Defect prevention means to avoid defects before and during coding, instead of finding and removing them afterwards.
- 1 14 Suggestions
- 1.1 Standards
- 1.2 Code Reviews
- 1.3 Personal Favourite Defect List
- 1.4 Expand Developer Tests
- 1.5 Use Unit Tests
- 1.6 Smallest Possible Steps
- 1.7 Warning Free Code
- 1.8 Dynamic Code Checks
- 1.9 Static Code Checks
- 1.10 Education
- 1.11 Make Quality a Goal
- 1.12 Plan for Quality
- 1.13 Analyse Bugs
- 1.14 Refactor
Some suggestions what could be done to prevent defects during software development:
Agree on and commit to a mandatory set of coding and design standards. Issues to be covered: Design, C++ usage, documentation, complexity, maintainability, interface design, error-handling, coding in general, use of standard solutions for standard problems.
Establish regular code peer reviews. Use code you work upon. Use coding standards as reference and/or discuss what is really important to you. Change partners often and across domain-borders.
Personal Favourite Defect List
Keep a private list of your "favourite" bug causes and standard violations. Use that for continuous improvement.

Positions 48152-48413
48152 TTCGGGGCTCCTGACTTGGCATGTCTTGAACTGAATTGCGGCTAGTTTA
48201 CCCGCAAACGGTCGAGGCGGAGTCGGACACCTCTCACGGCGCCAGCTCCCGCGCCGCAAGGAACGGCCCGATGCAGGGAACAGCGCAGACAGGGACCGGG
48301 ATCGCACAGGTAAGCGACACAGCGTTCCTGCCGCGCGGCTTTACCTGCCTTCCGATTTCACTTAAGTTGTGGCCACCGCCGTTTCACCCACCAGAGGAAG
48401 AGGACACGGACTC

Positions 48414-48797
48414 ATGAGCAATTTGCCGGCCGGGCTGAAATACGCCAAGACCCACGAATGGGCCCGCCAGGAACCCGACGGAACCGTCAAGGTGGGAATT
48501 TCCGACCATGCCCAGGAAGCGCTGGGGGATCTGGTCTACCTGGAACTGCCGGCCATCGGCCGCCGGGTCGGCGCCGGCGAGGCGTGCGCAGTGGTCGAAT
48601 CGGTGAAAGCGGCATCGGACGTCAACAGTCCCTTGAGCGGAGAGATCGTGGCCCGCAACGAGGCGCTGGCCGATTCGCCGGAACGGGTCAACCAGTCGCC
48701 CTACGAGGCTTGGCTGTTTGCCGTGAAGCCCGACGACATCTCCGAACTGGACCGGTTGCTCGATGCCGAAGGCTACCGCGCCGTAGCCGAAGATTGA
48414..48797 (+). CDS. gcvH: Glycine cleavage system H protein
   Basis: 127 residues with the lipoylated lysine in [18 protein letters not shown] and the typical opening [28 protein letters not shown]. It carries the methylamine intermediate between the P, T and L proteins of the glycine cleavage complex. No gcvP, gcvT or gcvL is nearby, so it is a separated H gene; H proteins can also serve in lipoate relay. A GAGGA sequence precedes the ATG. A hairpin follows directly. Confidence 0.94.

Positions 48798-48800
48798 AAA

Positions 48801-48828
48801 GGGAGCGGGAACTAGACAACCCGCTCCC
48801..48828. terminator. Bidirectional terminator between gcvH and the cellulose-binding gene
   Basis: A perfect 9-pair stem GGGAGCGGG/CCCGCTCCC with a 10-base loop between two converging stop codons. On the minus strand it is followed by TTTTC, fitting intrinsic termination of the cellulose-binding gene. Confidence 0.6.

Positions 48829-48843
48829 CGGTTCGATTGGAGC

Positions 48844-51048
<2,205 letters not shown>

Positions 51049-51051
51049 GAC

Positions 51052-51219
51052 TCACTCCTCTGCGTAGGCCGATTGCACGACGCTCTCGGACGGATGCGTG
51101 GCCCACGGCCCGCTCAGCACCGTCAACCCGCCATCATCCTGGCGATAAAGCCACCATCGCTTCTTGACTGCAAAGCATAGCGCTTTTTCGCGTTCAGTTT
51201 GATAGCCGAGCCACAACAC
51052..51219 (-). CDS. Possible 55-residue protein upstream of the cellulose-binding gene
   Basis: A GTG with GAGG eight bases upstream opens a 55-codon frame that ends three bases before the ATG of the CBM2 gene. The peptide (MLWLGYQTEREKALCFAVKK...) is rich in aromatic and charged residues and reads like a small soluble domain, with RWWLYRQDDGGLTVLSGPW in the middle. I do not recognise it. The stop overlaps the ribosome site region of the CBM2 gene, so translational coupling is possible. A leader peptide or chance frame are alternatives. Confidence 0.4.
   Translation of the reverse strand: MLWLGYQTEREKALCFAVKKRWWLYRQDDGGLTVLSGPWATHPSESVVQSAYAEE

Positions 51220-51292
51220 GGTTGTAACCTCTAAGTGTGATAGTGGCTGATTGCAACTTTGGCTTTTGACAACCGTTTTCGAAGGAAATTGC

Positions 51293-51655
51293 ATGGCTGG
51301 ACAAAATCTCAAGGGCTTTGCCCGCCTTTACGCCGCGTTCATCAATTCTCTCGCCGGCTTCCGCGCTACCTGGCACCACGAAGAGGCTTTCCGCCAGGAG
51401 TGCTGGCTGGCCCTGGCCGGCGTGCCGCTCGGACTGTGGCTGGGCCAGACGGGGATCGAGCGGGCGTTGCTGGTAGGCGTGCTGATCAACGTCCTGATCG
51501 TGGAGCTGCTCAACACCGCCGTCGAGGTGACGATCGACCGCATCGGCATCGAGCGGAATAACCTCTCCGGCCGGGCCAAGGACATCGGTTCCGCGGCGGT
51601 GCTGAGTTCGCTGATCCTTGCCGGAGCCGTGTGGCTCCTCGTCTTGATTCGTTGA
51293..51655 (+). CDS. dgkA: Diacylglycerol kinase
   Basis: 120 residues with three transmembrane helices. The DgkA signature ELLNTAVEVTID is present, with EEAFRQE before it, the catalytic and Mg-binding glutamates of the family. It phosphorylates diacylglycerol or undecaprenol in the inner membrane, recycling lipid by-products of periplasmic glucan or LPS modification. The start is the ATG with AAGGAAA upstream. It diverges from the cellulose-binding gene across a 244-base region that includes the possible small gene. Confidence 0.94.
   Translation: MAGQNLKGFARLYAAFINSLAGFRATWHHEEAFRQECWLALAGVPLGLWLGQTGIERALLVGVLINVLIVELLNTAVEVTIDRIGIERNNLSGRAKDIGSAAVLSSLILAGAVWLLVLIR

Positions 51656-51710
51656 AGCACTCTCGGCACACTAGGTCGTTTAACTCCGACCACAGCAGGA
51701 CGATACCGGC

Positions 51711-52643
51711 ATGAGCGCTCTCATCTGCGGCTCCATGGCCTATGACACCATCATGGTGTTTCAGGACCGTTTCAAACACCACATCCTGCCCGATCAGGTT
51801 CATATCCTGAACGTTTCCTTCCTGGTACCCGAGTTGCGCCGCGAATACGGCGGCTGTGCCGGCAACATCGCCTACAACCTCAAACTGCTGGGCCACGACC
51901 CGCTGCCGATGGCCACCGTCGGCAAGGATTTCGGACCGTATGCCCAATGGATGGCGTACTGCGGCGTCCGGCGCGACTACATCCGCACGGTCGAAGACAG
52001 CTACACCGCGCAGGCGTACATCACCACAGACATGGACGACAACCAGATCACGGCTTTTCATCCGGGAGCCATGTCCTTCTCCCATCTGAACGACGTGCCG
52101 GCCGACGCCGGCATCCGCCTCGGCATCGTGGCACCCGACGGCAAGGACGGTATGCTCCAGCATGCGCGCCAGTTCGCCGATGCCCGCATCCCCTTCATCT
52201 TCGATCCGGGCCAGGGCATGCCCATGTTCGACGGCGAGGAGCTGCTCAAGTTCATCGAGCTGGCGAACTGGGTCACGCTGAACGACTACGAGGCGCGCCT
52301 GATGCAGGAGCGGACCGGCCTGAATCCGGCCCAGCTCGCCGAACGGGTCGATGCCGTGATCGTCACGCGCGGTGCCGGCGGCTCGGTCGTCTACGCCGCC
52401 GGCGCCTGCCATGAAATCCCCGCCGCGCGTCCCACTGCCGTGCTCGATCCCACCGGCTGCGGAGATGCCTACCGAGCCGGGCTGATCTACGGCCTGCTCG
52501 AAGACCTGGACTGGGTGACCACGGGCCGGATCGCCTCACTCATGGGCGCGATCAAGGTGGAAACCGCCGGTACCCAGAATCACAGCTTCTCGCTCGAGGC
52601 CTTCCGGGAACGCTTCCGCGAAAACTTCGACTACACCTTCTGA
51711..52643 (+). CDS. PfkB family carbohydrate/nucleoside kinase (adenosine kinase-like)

Expand Developer Tests
When coding, test your code as if their would not be any QA later and all users' satisfaction would depend on you alone.
Use Unit Tests
Write unit tests and run them regularly. All unit tests have to pass.
Smallest Possible Steps
Adopt a habit of developing a feature in the smallest possible steps: The cycle of develop -> test -> develop -> test ... should be as short as possible, usually much shorter than a day.
Warning Free Code
The compiler is your first and free check against dubious code. Program such that there are no compiler warnings.
Dynamic Code Checks
Use Valgrind memcheck or similar tools to dynamically check your code against memory corruption.
Static Code Checks
Find and use tools that can statically check your code for correctness and maintainability. Currently most useful tools for this are not yet free/open-source but this may change.
Educate yourself regularly. E.g. the knowledge about writing good C++ has changed enormously within the last 10 years.
Make Quality a Goal
Make the quality of your code just as important as the functionality. Indeed the quality is part of the functionality.
Plan for Quality
High quality coding needs more time than hacking. Plan for that. You get the time back by less bugs and easier code maintenance.
Find out how bugs came into life, explore the reasons (inside and outside the code itself), change what caused the defects.
If code is difficult to understand or a continuous source of bugs, refactor it, until it is easy to maintain.